Skip to navigationSkip to content
DAMN LIES AND STATISTICS

Don’t believe the hype about expat Americans ditching their passports

New Secretary of State John Kerry shows his first diplomatic passport he got when he was eleven years old when his father was in the foreign service, Monday, Feb. 4, 2013, during a ceremony welcoming him as the 68th secretary of state, at the State Department in Washington.
AP Photo/Manuel Balce Ceneta
Who could give this up?
Tim Fernholz
By Tim Fernholz

Senior reporter

This article is more than 2 years old.

In the last several years,  a “record” number of Americans abroad have been giving up their passports:

That’s supposedly due to the demands of the Foreign Account Tax Compliance Act, known as FATCA, a US law enacted in 2010 to fight tax evasion by forcing foreign banks to share information about accounts they hold for US citizens. Those requirements were an extra hassle for foreign banks, prompting some to stop doing business with Americans, and each year, attorneys and accountants who work for expats use the rising annual number of renunciations to urge the law’s repeal.

But this is the danger of taking statistics out of context: 99.83% of American expats haven’t found the new law onerous enough to lead them to abandon their nationality. If you take into account that there are about 6.5 million Americans living abroad—and that’s a low estimate—the US has seen just .17% renounce citizenship in the four years since the law was enacted, and certainly not all of them for FATCA-related reasons. In other words, this is a tempest in a teacup.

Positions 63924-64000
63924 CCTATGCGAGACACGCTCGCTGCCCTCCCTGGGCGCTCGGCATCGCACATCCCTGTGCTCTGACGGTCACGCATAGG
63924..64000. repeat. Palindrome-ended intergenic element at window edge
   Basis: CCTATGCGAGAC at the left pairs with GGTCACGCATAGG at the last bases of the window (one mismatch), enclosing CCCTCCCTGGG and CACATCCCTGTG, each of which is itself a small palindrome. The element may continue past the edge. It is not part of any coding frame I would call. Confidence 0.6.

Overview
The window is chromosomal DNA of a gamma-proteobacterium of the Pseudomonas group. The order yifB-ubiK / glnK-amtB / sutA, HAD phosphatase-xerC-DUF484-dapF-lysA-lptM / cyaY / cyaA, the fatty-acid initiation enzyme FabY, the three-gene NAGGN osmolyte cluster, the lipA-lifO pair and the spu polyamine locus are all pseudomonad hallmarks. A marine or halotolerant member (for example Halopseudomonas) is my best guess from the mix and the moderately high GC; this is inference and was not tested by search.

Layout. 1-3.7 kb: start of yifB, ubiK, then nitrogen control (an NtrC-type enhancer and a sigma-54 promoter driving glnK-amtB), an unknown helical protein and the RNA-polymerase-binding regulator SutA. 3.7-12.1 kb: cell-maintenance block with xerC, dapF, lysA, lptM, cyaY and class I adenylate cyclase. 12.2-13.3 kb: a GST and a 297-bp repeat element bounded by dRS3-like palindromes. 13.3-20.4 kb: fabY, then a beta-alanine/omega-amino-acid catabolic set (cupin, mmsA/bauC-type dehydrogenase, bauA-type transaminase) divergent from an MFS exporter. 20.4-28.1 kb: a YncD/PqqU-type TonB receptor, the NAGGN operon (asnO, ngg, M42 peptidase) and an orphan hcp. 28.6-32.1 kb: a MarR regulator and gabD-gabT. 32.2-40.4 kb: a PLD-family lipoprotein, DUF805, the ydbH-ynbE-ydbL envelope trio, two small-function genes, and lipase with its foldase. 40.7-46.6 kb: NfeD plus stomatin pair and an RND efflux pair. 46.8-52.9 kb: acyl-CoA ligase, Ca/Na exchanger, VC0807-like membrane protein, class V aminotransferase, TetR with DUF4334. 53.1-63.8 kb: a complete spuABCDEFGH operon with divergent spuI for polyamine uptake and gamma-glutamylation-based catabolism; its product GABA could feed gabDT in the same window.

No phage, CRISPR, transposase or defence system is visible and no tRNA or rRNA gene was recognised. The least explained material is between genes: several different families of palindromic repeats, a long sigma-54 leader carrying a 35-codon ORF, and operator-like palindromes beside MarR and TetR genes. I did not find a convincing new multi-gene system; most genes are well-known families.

Unlike citizens in other countries, Americans pay taxes on income earned abroad, minus significant credits for any taxes paid to a foreign country. Until FATCA was passed, banks in many countries refused to talk to American tax collectors, which facilitated tax evasion and money laundering—last year, the IRS estimated some expats owed some $40 to $120 billion in unpaid taxes. The new law demanded that any financial institution doing business in the US provide account information to tax collectors, or face a 30% tax on its earnings.

Among the renouncers are people like Eudardo Saverin, the Facebook founder who ditched his passport for Singapore residency to avoid paying taxes on his IPO billions; and bitcoin investor Roger Ver, who renounced his US citizenship to avoid taxes and set up a business to help others do the same. Ver has been in the news lately for his vociferous complaints after being denied a travel visa to the US. Singer Tina Turner also renounced her US citizenship for tax reasons in 2013, becoming a Swiss citizen.

But some of the renouncers are also so-called ”accidental” citizens, people living abroad with dual citizenship thanks to an American parent. While they previously might have simply ignored US tax law, now more are officially renouncing citizenship to avoid the financial hassle.

📬 Kick off each morning with coffee and the Daily Brief (BYO coffee).

By providing your email, you agree to the Quartz Privacy Policy.